As you can imagine, a thorough home inspection involves inspecting some parts of the home which are much more technical than others. When you think about the many intricate aspects of the electrical, plumbing, and HVAC components, you realize a home inspector has to be at the top of his game. If there is a defect or deficiency in any of these areas, it is almost always based on trade codes and standards.
The inspector is not performing a code compliance inspection but will point out any deficiencies defined in that particular code for that category. For example, an inspector may note a missing cover from a junction box which is considered a potential safety or fire issue by the National Electrical Code. All junction boxes must have covers. Keep in mind that during the electrical part of the inspection, the inspector is at risk for serious electrical shock hazards as well. That is another reason why you should secure only a qualified professional home inspector to perform any home inspection.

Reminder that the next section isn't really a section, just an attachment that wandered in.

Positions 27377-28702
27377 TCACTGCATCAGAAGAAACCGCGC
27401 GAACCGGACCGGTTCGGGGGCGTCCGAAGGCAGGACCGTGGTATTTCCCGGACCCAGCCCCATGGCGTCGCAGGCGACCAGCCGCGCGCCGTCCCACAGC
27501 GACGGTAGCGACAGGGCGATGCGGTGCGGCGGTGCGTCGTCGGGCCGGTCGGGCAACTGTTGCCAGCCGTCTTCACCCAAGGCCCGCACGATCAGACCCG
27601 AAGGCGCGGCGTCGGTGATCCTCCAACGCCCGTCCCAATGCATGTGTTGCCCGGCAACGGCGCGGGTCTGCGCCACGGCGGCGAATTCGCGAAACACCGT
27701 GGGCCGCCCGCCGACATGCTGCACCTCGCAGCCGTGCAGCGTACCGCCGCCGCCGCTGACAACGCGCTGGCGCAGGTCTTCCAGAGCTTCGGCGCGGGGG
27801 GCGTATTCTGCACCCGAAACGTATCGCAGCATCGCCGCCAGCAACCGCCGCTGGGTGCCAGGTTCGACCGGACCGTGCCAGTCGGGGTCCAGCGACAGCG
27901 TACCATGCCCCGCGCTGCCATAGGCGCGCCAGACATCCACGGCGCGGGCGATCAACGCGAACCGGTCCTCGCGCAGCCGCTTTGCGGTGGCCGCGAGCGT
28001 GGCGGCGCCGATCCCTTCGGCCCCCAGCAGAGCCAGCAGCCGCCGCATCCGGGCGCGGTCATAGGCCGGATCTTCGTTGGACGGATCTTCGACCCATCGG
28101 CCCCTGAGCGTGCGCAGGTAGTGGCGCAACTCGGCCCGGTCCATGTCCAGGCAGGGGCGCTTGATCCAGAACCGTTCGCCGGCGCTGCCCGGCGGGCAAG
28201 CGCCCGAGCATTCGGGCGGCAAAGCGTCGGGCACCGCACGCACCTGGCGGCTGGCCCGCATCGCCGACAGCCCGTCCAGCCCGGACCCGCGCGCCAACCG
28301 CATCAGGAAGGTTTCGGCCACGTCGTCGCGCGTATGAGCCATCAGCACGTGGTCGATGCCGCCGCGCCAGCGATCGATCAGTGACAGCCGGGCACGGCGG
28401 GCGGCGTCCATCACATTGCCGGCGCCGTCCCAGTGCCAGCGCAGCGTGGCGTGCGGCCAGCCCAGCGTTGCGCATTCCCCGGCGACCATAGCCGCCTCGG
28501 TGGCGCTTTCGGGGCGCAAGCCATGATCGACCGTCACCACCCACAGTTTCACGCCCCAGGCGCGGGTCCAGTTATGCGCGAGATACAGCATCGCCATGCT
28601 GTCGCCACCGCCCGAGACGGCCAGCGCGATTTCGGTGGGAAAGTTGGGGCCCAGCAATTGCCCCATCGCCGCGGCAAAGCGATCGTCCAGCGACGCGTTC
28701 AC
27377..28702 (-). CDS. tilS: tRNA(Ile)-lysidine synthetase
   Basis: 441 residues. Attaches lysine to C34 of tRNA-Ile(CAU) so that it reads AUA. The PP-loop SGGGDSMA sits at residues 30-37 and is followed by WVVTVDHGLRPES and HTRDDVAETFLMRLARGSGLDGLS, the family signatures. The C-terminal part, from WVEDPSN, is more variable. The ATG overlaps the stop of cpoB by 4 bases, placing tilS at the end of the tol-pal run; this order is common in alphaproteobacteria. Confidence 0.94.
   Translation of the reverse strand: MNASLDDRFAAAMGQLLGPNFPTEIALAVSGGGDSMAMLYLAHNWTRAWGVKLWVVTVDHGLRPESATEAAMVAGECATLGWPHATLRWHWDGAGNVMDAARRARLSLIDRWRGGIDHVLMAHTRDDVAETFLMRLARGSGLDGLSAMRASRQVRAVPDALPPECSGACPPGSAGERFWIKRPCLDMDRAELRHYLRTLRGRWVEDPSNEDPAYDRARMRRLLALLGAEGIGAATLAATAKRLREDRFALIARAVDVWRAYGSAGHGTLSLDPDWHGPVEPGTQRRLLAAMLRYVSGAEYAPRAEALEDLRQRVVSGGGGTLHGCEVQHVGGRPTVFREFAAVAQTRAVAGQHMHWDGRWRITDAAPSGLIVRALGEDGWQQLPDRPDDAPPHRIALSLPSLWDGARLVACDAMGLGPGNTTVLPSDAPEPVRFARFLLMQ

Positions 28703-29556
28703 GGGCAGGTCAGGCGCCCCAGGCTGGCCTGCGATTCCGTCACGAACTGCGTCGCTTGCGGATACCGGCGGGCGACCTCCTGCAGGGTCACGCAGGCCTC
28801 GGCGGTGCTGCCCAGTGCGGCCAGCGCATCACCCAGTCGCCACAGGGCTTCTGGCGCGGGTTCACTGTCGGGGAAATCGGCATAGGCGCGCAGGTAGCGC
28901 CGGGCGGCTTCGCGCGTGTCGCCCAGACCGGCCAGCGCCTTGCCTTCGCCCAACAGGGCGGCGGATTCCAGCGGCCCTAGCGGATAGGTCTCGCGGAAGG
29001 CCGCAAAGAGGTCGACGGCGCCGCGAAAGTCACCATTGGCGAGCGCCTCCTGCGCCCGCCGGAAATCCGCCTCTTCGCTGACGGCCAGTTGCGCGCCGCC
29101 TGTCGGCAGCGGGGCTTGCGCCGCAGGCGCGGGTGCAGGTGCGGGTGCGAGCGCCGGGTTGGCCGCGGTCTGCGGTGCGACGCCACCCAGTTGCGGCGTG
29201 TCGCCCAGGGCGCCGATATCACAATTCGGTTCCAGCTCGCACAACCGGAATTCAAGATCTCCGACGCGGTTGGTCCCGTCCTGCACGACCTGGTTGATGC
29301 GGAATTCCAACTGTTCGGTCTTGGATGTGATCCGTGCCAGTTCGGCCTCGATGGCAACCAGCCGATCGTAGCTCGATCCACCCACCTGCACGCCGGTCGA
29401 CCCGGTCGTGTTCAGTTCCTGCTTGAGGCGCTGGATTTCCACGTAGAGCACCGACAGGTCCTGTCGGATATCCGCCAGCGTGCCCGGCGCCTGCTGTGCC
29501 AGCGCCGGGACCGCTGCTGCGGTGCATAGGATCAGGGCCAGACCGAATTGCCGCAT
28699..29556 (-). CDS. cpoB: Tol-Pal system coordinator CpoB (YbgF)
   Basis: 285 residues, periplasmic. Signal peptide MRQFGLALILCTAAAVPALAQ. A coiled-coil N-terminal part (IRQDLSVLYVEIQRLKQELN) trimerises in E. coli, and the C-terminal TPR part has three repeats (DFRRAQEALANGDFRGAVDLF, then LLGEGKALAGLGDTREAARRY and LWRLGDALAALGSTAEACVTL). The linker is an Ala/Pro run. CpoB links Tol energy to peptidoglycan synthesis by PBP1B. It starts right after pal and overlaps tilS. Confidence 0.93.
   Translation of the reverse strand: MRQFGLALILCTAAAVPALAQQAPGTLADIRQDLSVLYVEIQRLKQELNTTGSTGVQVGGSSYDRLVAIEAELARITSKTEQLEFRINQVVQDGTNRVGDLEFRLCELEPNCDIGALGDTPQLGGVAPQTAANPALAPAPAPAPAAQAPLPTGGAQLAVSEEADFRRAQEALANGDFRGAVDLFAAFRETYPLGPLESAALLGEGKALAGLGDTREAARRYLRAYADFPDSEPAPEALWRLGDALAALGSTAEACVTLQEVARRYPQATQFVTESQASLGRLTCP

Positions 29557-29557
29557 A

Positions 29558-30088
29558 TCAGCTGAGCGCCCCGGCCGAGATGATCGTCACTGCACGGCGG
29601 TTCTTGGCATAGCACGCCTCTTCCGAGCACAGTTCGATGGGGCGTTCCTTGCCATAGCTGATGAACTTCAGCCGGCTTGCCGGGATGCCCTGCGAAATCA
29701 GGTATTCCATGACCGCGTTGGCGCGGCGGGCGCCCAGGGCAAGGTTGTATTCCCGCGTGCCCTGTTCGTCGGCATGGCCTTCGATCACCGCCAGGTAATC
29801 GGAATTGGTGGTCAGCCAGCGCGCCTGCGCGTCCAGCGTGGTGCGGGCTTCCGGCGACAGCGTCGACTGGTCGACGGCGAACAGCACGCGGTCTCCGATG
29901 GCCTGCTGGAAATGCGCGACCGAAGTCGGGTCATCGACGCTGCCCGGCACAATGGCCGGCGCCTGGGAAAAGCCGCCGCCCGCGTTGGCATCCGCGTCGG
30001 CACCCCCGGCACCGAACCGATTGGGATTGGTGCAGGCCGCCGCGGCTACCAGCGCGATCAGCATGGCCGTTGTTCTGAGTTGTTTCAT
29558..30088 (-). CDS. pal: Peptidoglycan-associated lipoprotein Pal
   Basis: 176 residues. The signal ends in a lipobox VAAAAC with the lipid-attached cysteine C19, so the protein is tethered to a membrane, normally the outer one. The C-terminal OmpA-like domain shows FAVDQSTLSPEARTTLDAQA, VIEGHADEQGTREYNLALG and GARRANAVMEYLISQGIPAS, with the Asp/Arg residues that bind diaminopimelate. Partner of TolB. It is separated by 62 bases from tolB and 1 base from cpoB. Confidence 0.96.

If an inspector is not up-to-date on code and safety standards, any missed or improperly identified items can pose a threat to the property’s occupants.
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The Outside Electrical Inspection
Part of the electrical inspection is performed outdoors on the outside of the house. The cable service entrance, coming into the home overhead from the street, has to be identified and clearance must be checked due to the minimum height requirement over walkways and lawns. Splices and supports must be inspected as well. The condition of any exterior ground rods must be accessed. Many homes have the main electrical disconnect on the exterior of the house. The inspector will check the ampere rating and/or size of the disconnect, as well as, ensure that the disconnect is accessible to the property’s occupants.
Inspecting the Electrical Panel
The inspection of the electrical panel not only involves more single observations (Upwards of 20) than any other component of the house but is one of the more dangerous parts of the inspection. Take note – an electrical panel consists of exposed wiring carrying 240 volts. Each wire and connection must be examined and any problems noted. Wire sizes must match the fuse or circuit breaker.